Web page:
On the other hand, like wine, some things in our brain improve with age — namely our store of knowledge, facts and skills, as well as our ability to detect patterns and make accurate predictions over time.

As neuroscientist Daniel Levitin argues in a recent essay in The New York Times titled, “Everyone Knows Memory Fails as You Age. But Everyone is Wrong”: “If you’re going to get an X-ray, you want a 70-year-old radiologist reading it, not a 30-year-old one.”

Research also indicates that our memory and thinking skills change throughout our life span and may change at different ages for different people. For some, certain abilities may begin declining around the time of their high school graduation, while others don’t peak until their 40s or beyond, as Harvard researchers reported in a 2015 study on the rise and fall of different cognitive abilities in the journal Psychological Science.

We may even be able to grow new brain neurons (the cells that transmit information, well into our 70s or older), as a 2018 study of brain samples, published in the journal Cell Stem Cell, suggests. And the good news for older adults who want to sustain fitness of the brain is the proliferation of lifelong learning and continuing education programs offered by colleges and universities.

Then there are those who seem to stay sharp effortlessly well into their 90s. My father, who just turned 96, took computer and accounting classes when he retired around age 70. He now handles accounts payable and other financial record-keeping for my brother’s advertising firm and calls and reminds me of changes in the tax law that I might want to consider.

Others may not be as fortunate as my dad, due to a range of causes — from medication side effects to vitamin deficiency to hearing loss or depression to more serious conditions like dementia or Alzheimer’s disease. And then, of course, there’s the coronavirus pandemic, resulting in, for many of us, social isolation, loneliness and fear of mortality — all possible risk factors for memory problems. Indeed, the pandemic has contributed to 28 percent of older women reporting increased anxiety or depression, according to a July 2020 Kaiser Family Foundation poll.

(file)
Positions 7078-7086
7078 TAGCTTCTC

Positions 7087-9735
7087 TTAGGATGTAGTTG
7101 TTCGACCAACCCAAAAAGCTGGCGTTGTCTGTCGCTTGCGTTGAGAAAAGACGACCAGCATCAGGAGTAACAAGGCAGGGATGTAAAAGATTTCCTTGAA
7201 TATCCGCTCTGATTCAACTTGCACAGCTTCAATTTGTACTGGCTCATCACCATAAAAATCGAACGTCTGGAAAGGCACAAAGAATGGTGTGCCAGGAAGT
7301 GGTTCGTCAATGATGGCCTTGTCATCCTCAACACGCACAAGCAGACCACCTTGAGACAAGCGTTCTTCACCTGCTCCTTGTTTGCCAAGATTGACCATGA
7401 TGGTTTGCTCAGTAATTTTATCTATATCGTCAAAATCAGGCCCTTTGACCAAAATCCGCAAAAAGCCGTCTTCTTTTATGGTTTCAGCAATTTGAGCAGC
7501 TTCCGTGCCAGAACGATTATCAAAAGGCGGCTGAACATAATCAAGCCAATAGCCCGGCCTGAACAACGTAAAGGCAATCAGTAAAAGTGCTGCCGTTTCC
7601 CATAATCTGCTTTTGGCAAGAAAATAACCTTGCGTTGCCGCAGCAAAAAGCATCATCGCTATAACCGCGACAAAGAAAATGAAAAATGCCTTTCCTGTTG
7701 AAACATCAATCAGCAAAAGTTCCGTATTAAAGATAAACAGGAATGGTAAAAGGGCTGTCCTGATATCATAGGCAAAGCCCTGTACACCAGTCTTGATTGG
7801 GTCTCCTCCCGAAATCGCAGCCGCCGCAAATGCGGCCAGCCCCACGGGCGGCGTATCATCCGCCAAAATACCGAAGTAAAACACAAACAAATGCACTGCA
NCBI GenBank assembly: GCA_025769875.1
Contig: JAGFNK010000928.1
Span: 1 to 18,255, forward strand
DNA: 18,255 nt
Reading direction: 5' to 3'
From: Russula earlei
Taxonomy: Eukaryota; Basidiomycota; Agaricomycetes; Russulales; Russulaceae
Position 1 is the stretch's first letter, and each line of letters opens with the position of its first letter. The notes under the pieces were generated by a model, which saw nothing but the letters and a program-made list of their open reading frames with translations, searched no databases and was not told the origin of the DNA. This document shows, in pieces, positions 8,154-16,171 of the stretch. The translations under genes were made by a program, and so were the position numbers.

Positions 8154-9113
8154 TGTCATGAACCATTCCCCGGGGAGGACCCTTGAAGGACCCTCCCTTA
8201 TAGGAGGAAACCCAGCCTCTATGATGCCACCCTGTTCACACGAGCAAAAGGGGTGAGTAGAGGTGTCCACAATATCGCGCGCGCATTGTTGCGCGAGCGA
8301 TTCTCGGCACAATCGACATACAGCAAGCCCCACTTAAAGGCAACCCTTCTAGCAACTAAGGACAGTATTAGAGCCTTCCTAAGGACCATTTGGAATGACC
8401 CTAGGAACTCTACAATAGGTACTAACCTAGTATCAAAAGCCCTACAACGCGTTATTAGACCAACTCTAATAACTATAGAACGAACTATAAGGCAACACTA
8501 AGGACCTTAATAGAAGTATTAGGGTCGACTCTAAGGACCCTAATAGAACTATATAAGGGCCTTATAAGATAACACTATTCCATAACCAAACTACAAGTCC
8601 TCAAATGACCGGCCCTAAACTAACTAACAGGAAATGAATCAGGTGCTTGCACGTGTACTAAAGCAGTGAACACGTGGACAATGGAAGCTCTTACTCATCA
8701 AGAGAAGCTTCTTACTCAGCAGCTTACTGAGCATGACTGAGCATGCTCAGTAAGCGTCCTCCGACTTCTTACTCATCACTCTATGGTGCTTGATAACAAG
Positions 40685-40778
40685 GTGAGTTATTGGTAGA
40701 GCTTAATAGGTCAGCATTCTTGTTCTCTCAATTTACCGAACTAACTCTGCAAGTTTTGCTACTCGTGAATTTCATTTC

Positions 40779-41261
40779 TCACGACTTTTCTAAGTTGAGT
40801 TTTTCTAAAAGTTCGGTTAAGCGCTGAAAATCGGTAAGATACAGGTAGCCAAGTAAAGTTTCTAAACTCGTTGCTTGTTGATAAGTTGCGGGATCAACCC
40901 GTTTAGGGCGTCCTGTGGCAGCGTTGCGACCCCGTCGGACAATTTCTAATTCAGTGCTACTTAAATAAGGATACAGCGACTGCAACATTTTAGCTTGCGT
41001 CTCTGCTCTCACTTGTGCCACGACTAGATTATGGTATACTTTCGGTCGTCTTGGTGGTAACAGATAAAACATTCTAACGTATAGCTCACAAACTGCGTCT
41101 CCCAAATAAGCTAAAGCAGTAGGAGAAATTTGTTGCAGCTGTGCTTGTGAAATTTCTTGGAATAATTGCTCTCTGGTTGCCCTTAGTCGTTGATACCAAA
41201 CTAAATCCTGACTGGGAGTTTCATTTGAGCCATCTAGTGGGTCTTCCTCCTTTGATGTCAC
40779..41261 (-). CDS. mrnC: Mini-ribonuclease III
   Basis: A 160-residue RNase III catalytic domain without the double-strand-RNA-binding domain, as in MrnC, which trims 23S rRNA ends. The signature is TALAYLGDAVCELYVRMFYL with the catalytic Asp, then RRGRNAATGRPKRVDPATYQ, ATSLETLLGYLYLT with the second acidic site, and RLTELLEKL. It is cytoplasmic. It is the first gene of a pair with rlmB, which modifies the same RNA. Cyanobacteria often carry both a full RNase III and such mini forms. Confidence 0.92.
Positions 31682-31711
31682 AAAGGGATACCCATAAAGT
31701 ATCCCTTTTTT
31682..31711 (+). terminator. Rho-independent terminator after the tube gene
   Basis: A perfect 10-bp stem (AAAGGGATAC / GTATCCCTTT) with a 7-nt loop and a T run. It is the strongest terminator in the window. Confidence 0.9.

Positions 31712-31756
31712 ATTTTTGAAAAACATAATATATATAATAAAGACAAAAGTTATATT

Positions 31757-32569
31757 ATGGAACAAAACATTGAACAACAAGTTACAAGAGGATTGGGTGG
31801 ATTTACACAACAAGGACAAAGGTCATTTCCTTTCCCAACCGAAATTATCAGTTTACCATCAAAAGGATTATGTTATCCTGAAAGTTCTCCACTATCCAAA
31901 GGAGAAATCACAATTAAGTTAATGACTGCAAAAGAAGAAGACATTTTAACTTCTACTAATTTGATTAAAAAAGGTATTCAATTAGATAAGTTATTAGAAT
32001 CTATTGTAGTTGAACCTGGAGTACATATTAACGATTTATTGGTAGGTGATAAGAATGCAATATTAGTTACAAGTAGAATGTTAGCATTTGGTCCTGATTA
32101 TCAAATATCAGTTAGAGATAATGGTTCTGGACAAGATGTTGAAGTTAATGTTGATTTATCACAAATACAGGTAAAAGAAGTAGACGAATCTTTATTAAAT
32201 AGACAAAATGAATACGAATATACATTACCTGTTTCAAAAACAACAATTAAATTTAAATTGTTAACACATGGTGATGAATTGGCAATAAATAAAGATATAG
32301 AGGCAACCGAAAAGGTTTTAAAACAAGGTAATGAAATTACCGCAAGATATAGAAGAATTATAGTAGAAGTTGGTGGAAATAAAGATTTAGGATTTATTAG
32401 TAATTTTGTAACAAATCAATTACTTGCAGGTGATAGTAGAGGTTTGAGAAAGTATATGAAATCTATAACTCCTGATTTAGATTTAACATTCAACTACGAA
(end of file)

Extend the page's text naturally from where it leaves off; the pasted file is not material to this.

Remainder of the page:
So how do we recharge our brain and maybe even our memory skills? The experts have some suggestions below.

Get regular physical activity

Better yet, do it outdoors. A 2019 study of adults ages 55 to 85 found that even a single session of moderate exercise may increase activity in portions of the brain involved in long-term memory. As an added bonus, exercising outside provides mental health benefits, improving our mood and reducing stress.

Adjust your diet

Cutting back on red meat and sugar and increasing plant-based foods may help. The Mediterranean diet, which is rich in fruits, vegetables, grains and beans has been linked to reduced risk of developing memory and thinking problems and some forms of dementia.

Still worried?

If you’re wondering if those memory lapses are normal aging or something more serious to discuss with your doctor, the National Institute on Aging has a helpful online guide called Memory, Forgetfulness and Aging: What’s Normal and What’s Not?

As for me, I’m spending more time these days picking my dad’s brain about my tax return and less time fretting about the little and not-so-little things that just happen to slip my mind.

Find out more about how to protect your brain health at AARP’s Staying Sharp